That’s what some nuclear scientists claim. They call it the “hormesis radiation” theory. These scientists don’t just want to minimize or even flatly deny the deadly impacts of radioactivity—they want people to think it’s healthy.
An advocate of the “hormesis radiation” theory was scheduled to peddle the theory today before the U.S. Department of Energy’s Savannah River Site-Citizens Advisory Board.
The DOE’s Savannah River Site is a radioactive mess—310 square miles in South Carolina—that includes the Savannah River National Laboratory and five now closed nuclear reactors. It’s been used through the years to produce plutonium and tritium for nuclear weapons, plutonium to power NASA space probes, and now seeks to make plutonium-based MOX fuel for nuclear power plants, and do other things nuclear. It is in an area of South Carolina which has a large minority population. It’s been designated a high-pollution Superfund site.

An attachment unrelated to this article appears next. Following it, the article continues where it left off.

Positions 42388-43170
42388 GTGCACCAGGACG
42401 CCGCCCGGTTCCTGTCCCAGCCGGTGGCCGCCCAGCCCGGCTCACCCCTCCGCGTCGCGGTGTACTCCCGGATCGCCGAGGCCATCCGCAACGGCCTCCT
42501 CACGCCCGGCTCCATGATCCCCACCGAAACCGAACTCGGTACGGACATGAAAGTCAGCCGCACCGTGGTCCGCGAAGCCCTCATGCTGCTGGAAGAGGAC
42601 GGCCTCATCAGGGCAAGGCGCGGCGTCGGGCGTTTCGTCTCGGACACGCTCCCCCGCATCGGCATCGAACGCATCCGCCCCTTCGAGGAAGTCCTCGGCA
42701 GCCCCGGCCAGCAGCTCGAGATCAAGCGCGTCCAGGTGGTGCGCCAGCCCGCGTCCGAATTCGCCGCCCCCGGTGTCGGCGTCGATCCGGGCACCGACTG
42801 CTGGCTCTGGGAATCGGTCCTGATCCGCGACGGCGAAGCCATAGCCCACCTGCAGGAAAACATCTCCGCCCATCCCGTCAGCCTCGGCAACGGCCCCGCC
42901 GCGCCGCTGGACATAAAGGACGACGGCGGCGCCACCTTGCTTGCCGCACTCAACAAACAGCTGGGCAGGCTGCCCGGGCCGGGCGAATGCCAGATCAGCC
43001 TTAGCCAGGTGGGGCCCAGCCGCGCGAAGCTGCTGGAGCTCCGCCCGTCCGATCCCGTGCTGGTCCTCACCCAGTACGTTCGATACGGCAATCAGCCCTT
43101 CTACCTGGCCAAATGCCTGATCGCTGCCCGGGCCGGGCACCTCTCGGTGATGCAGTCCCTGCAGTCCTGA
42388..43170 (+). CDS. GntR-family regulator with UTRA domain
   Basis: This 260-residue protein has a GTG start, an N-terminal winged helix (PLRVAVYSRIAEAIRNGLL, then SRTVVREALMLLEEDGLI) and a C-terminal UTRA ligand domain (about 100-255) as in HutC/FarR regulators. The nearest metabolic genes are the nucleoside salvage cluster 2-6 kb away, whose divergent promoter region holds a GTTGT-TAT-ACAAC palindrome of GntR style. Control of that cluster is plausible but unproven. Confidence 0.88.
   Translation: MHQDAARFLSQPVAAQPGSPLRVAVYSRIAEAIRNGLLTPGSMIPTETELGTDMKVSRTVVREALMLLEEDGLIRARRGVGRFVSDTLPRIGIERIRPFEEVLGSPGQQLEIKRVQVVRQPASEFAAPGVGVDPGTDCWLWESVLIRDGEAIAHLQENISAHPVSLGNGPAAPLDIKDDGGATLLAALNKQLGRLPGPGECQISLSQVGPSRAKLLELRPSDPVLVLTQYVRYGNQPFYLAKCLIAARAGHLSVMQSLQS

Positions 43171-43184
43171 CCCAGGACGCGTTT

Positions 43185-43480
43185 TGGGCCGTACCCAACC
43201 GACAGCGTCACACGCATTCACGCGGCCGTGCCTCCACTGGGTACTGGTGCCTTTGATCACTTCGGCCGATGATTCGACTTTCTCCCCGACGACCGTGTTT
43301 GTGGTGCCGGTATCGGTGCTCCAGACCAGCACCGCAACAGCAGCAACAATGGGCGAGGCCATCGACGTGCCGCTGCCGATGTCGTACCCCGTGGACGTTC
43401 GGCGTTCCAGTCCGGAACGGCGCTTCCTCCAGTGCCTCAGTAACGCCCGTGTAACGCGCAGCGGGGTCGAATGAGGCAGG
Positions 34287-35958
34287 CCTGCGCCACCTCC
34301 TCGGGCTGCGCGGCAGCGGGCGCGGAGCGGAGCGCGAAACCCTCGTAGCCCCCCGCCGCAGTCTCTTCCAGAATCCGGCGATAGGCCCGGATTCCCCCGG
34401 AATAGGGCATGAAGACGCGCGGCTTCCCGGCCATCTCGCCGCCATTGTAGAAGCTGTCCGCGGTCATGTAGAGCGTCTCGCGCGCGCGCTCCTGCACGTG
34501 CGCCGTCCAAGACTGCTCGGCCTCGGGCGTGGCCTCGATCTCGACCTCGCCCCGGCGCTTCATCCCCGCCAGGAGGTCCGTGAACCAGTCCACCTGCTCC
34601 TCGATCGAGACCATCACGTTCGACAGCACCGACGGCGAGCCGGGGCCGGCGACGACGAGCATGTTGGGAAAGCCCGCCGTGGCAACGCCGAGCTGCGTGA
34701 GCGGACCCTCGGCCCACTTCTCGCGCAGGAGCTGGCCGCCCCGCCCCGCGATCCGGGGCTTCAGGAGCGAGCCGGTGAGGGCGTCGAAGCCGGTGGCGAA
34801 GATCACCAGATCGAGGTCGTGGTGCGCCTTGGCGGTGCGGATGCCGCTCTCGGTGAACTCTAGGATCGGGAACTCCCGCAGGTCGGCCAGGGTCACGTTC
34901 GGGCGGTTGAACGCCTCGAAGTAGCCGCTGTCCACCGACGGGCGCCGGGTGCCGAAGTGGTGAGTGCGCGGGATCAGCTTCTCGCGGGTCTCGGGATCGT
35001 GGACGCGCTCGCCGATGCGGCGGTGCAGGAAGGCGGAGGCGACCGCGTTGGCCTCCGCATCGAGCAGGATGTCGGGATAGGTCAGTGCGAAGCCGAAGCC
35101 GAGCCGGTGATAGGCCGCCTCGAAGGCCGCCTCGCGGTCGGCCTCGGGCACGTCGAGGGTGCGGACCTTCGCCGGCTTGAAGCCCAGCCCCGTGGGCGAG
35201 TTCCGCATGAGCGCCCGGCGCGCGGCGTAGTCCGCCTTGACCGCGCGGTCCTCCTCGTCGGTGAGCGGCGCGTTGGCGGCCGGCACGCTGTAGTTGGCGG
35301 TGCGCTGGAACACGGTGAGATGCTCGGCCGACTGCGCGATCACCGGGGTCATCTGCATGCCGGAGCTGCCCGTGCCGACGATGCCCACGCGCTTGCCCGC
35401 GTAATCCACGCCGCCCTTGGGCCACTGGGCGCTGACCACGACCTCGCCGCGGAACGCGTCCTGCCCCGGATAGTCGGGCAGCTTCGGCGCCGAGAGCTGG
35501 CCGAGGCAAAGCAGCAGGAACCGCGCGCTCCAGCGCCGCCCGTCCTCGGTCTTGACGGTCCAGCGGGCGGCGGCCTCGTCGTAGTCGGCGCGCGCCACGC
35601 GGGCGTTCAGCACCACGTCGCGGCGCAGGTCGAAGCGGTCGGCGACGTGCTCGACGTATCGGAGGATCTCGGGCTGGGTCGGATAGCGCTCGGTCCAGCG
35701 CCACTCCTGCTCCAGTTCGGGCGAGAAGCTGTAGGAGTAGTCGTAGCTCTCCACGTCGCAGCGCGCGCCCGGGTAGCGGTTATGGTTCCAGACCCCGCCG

But Dr. Clinton R. Wolfe, executive director of Citizens for Nuclear Technology Awareness, wasn’t planning to simply comfort the 25-person advisory board with the “hormesis radiation” theory as regarding the radioactive muddle where they reside.